Tractor exports have primarily picked up due to the competitive pricing of locally manufactured farm machines that provide better technology, more comfortable cabins and AC-fitted tractors at much lower cost than their foreign counterparts.
Unlike the automotive industry, which has witnessed several ups and downs since the COVID pandemic, the Indian tractor industry has remained resilient throughout this period.
In line with the brilliant domestic performance for the past three years, the tractor industry has also been seeing consistent growth in exports.
In the April-November period of the ongoing financial year (FY) 2022-2023, the industry exported 89,192 tractors as compared to 85,281 units during the same period in FY 2021-22, as per the figures from the Tractor and Mechanization Association (TMA).
"The overall industry has performed better. As per my estimates, exports will be close to 130,000 units in FY23. Currently we are exporting to the US, Europe, Australia, Brazil and some other developed markets of the world. From the Mahindra & Mahindra (M&M) perspective, in FY21 our company exported 12,500 units. Last year our exports grew 66 percent at 17,600 units and this year we are expecting another 20 percent above this," said Hemant Sikka, President of Tractor and Mechanization Association (TMA) who is also the President of Mahindra & Mahindra Farm Equipment Sector in an exclusive interaction with Autocar Professional.
Notably, the Indian tractor industry gets roughly 10-15 percent of its revenues from exports.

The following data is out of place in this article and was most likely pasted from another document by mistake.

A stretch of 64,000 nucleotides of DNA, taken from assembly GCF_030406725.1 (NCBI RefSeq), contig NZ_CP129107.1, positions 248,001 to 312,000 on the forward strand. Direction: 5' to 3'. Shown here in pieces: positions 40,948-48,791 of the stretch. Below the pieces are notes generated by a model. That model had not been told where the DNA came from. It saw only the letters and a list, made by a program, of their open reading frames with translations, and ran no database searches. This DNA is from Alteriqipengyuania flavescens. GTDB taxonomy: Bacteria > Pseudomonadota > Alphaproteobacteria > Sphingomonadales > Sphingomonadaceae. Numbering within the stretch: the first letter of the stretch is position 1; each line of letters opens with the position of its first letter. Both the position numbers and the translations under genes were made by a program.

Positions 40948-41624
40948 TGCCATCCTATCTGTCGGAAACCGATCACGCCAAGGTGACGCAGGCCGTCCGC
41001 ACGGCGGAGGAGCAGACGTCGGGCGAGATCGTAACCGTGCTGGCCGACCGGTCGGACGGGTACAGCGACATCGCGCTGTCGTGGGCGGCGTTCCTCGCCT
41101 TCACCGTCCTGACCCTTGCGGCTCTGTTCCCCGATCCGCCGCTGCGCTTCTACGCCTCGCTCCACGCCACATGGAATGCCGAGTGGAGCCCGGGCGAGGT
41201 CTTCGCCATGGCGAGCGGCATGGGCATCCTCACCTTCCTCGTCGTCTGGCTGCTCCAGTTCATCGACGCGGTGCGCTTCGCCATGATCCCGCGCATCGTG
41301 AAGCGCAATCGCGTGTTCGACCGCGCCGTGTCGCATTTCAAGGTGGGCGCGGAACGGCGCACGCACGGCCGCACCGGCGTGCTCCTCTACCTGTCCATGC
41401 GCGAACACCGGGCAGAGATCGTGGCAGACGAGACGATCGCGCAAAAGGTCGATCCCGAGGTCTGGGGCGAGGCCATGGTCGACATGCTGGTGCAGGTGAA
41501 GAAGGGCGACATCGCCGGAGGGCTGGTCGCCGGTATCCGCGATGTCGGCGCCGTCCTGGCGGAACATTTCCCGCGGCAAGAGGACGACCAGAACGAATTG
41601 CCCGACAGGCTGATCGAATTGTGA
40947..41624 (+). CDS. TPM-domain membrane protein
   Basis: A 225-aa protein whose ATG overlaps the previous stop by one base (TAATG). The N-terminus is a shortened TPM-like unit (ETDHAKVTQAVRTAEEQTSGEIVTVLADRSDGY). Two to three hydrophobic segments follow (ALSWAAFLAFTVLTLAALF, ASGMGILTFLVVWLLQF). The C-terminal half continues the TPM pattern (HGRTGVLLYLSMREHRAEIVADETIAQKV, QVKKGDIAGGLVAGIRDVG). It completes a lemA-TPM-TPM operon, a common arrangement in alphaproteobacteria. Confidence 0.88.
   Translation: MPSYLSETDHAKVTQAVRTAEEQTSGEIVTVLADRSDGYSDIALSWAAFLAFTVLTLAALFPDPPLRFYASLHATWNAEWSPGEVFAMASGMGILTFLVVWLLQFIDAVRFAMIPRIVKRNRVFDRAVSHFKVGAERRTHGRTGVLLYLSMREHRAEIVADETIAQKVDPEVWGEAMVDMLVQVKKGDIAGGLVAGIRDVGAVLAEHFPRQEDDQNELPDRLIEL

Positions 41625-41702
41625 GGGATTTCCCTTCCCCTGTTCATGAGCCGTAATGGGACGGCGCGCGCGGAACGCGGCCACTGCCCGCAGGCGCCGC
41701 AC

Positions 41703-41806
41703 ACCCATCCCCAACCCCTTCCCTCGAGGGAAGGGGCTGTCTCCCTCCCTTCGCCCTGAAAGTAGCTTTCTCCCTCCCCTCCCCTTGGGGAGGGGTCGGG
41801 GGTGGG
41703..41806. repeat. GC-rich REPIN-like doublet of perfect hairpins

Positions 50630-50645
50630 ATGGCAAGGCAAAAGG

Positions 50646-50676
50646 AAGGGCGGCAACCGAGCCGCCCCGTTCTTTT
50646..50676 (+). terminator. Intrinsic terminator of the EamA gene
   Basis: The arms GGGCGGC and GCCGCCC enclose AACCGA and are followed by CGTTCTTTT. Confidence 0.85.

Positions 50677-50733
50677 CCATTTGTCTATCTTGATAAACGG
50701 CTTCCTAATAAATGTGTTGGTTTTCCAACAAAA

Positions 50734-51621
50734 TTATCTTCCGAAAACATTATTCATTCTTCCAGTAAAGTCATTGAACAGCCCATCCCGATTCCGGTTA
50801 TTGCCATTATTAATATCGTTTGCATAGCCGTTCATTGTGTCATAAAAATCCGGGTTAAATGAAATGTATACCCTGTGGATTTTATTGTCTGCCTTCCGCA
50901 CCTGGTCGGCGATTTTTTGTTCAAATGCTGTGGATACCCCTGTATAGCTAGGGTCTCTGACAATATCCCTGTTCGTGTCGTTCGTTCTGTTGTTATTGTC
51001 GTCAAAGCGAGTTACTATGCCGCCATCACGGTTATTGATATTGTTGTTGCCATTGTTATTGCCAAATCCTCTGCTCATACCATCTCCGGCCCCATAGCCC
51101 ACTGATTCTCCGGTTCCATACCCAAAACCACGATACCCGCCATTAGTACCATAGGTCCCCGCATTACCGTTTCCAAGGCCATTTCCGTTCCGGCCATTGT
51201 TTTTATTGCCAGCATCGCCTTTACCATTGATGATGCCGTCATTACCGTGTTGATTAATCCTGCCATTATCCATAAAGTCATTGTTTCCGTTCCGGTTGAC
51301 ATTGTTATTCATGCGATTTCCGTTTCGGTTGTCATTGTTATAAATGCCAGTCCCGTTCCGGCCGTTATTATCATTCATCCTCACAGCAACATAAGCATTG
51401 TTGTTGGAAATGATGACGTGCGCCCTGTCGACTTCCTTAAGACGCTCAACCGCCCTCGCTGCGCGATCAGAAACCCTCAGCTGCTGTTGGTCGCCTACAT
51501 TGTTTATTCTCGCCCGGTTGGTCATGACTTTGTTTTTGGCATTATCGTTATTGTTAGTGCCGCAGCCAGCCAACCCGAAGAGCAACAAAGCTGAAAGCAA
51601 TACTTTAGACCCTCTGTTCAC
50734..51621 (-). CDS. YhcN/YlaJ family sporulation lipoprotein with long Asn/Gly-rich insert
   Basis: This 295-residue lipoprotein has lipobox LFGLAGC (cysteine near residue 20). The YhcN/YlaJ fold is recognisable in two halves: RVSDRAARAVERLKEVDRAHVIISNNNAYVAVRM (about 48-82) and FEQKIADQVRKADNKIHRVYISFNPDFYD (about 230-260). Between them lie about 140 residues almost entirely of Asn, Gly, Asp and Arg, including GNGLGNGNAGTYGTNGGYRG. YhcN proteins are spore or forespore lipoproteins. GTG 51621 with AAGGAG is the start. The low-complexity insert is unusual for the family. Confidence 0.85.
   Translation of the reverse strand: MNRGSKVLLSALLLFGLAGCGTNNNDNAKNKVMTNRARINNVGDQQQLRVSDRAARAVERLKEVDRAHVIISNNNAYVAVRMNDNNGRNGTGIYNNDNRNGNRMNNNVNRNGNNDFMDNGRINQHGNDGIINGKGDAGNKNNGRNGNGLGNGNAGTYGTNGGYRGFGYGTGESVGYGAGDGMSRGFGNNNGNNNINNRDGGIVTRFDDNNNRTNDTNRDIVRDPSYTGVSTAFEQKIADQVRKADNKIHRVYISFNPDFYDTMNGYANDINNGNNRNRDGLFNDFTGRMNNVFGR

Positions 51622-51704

This trend of surging demand has been largely seen in Europe and the US where the demand of Indian tractors has gone beyond expectations. “We have established the 'Make in India' brand in many countries. Our quality, application orientation and pricing are well established and I think India has made its brand for tractors up to 100 HP,” Sikka added.
He further added that many manufacturers have developed the competencies and product range at a competitive price which are suitable for the markets outside. At present, the US holds the largest share of 25.2 percent of the tractor export pie, followed by Nepal with 7.3 percent, Bangladesh with 6.5 percent and Thailand with 5.4 percent. Brazil and Turkey also account for a sizable chunk of export sales.
Moreover, exports have primarily picked up due to the competitive pricing of locally manufactured farm machines that provide better technology, more comfortable cabins and AC-fitted tractors at much lower cost than its foreign counterpart.
“These days, agri machines are packed with a lot of new features and updates. Some of the features which were non-existent a few years back have now become mainstream for example four-wheel drive, dual clutch, Slipto, auxiliary valves, Power Take Off (PTO). These are some features that are very important for the application suitability of the tractor and led to better productivity and ease for farmers. Once the machine becomes better, it always creates a demand,” Sikka explained.
On a similar note, surpassing all expectations and projections, tractor sales in the domestic market during FY23 are expected to breach the previous decade's high peak in the financial year (FY) 2020-2021.
The tractor industry ended FY 2020-21 with a growth rate of 21 percent, selling a record of 899,000 lakh-plus units. While the final numbers are awaited, the FY23 growth rate is expected to be a bumper one, fuelled by multiple factors including a consistently healthy monsoon, improved farm cash flows across regions, better crop realizations and prices, and the government’s focus on procurement.
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